Lugar responded to Beckmann’s request by saying, “I was just answering a letter from a constituent, Connie Wick, and she was saying – well, she was also urging us to fully fund the Millennium Challenge Corporation.”
The person with the most influence on Lugar wasn't a U.S. president, or the president of Bread for the World – it was Lugar’s constituent, Connie Wick.
We can look at Wick’s story to see a direct connection between a single letter and the political will to halve extreme poverty. To date, MCA has invested over $10 billion in partner countries and improved the lives of millions of people across the world.
Faith motivated Wick to write a letter that changed lives. "As Jesus told us, we are charged to take care of our neighbor,” she said. “That's as simple as I can put it."
History has taught us that we can make progress against hunger when our decision makers are willing to change the systems and laws that keep people in poverty.
Advocacy – telling decision makers to act on an issue - helped put food on millions of U.S. tables that would otherwise be empty. In 1900, about 40 percent of all Americans were poor. That number hovers around 15 percent today, due in large part to a strong safety net of anti-hunger programs.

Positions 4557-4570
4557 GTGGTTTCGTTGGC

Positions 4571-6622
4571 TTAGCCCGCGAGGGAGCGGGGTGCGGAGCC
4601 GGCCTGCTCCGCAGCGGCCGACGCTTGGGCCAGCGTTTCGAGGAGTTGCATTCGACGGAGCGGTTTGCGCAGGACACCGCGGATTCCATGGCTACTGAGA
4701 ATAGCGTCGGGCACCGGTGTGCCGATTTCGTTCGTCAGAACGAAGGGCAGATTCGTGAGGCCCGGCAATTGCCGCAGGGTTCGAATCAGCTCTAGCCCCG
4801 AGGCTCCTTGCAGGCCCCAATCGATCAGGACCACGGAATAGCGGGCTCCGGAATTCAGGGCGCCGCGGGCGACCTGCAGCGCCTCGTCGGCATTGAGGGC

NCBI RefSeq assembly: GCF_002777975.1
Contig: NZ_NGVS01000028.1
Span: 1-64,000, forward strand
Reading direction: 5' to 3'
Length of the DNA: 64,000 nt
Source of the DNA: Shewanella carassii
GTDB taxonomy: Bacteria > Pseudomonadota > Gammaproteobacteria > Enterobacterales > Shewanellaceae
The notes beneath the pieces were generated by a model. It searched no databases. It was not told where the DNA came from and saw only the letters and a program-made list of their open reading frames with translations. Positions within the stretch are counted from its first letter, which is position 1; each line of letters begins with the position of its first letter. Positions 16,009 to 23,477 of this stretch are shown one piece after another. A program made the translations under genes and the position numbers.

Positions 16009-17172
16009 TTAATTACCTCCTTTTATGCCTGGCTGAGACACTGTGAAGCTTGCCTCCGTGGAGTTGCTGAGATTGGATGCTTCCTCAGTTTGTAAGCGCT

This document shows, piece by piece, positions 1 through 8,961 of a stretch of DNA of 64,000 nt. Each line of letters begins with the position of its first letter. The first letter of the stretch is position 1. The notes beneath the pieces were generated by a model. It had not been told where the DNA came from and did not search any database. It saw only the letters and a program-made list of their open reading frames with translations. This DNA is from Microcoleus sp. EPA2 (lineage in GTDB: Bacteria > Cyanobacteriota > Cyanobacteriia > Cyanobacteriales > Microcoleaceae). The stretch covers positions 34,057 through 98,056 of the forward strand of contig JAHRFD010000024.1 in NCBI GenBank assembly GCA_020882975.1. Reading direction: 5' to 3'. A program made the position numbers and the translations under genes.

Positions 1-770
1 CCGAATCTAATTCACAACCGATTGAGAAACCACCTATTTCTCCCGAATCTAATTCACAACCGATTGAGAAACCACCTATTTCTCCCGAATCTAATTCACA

We have made unprecedented strides against hunger globally in recent decades. Programs, like MCA, that address the underlying causes of poverty, has helped the world cut extreme poverty in half since 1990.
Changing policy and programs rarely happens overnight; change requires committed people willing to call, write, or meet with their members of Congress over and over again. The policies set by our government affect hunger in our communities and far from our shores. One of the most powerful gifts Christians in the U.S. have is our citizenship. Because our leaders are elected, they listen to what their voter’s value.
Like Wick, you too can make a long-lasting impact on ending hunger– sometimes it starts by putting pen to paper.
Urge Congress to strengthen our child nutrition programs, particularly the summer meals program. Tell Congress to also protect SNAP and other anti-poverty programs from harmful budget and funding cuts. Call (800/826-3688) or email your members of Congress today.
Robin Stephenson is the national lead for social media and a senior regional organizer at Bread for the World.